Hollywood Flashback: Charlton Heston's "Cold Dead Hands" Speech Fired Up the NRA in 2000

AP Photo/Ric Feld, File
Charlton Heston dared gun-control activists (and Al Gore) to take his rifle at the May 20, 2000, NRA convention.

Over two decades before the organization's current financial scandal, the actor made a pronouncement at the group's 129th convention as he held up a Revolutionary War-era flintlock rifle, declaring he'd refuse to allow the government to confiscate the gun.

The National Rifle Association, which has been in the news with the resignation of Oliver North as president, elevated Charlton Heston to that largely ceremonial position in 1998. (The real power is held by the CEO, who during Heston's tenure — and today — is Wayne LaPierre.)

If there was one defining moment of Heston's presidency, it came on May 20, 2000, when at the NRA's 129th convention the actor held up a Revolutionary War-era flintlock rifle and announced that if the government (and "especially you, Mr. Gore," meaning Al Gore, who was running for president) wanted to confiscate the gun, they'd have to take it from his "cold, dead hands."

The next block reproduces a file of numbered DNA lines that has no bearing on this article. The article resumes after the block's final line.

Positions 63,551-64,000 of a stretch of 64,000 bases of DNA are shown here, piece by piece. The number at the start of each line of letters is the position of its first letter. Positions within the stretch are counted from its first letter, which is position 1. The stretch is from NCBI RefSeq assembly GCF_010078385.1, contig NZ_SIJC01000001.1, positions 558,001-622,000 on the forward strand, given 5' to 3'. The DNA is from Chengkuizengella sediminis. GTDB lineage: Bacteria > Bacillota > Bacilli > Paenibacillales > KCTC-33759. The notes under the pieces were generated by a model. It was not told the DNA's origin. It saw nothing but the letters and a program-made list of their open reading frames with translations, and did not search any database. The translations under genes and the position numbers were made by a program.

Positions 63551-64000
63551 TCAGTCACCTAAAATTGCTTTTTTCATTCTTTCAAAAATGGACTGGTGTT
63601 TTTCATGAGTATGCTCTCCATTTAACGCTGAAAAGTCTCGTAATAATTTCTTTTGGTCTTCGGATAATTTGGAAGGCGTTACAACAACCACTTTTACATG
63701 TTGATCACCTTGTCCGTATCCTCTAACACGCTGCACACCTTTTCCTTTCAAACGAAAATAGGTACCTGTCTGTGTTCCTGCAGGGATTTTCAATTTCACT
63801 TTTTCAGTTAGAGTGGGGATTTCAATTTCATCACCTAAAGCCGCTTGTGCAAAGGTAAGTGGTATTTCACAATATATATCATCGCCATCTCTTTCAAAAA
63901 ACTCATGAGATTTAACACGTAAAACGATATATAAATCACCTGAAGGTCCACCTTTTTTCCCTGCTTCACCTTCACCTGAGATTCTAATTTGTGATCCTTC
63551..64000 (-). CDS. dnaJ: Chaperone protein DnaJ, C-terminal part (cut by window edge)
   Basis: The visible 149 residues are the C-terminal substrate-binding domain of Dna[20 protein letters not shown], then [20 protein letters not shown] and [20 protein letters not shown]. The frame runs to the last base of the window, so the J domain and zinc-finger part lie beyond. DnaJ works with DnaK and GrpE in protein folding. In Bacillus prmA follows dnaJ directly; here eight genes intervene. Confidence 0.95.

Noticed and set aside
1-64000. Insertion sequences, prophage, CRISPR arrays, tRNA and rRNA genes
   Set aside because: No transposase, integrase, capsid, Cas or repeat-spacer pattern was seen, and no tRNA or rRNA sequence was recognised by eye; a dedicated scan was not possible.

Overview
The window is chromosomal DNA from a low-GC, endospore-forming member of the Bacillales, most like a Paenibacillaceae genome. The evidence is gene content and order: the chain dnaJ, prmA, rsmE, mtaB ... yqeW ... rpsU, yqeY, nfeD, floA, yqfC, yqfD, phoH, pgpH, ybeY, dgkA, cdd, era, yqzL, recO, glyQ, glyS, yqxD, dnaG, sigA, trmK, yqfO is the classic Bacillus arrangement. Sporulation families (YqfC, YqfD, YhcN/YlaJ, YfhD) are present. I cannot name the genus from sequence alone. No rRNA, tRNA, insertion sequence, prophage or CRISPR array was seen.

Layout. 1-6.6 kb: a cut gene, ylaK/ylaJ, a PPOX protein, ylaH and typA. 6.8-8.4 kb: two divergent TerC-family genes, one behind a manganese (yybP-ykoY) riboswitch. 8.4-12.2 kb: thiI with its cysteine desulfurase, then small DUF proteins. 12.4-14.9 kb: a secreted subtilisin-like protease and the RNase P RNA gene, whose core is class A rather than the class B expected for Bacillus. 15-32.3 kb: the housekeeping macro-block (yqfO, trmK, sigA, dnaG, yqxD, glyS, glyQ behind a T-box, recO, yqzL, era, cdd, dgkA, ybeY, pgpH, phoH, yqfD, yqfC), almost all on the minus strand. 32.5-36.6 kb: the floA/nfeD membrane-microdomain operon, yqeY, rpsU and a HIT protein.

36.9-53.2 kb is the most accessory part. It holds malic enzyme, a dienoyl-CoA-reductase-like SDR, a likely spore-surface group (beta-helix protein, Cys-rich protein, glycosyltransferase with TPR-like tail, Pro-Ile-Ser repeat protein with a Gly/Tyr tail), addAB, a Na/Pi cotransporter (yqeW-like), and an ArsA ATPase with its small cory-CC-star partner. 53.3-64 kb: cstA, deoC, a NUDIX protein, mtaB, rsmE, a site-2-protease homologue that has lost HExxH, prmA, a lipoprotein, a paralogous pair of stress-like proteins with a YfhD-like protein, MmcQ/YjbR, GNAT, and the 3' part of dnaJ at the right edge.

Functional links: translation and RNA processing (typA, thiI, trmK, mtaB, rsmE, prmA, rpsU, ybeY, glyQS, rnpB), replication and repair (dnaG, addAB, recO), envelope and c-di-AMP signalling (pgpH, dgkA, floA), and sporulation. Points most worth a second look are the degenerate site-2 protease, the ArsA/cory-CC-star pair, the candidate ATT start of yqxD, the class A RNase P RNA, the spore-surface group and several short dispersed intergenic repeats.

The video was played endlessly on the news. But Heston, who'd won an Oscar for 1959's Ben-Hur, wasn't always such a conservative. Until 1972, he was a registered Democrat. At the height of his early '60s fame, he was a prominent supporter of the civil rights movement. He flew to Oklahoma City in May 1961, when there was a real danger of violence against black students who were attempting to integrate the Anna Maude Cafeteria, and marched holding a sign that said, "All Men Are Created Equal."

Says historian Philip Dray: "Heston was sincerely committed to Martin Luther King's movement," "His presence at an event would make a huge difference. To have celebrities come to less well-known places startled people; it helped make a demonstration a news story."

In August 1963, when he attended the March on Washington where King gave his "I Have a Dream" speech, Heston appeared on a TV roundtable with Harry Belafonte, James Baldwin and Marlon Brando and said, "Up until very recently, like most Americans, I expressed my support of civil rights largely by talking about it at cocktail parties, I'm afraid. But again, like many Americans this summer, I could no longer pay only lip service to a cause that was so urgently right, and in a time that is so urgently now."

In 2002, Heston revealed he had Alzheimer's disease. He died in 2008 at 84.

This story first appeared in the May 13 issue of The Hollywood Reporter magazine. To receive the magazine, click here to subscribe.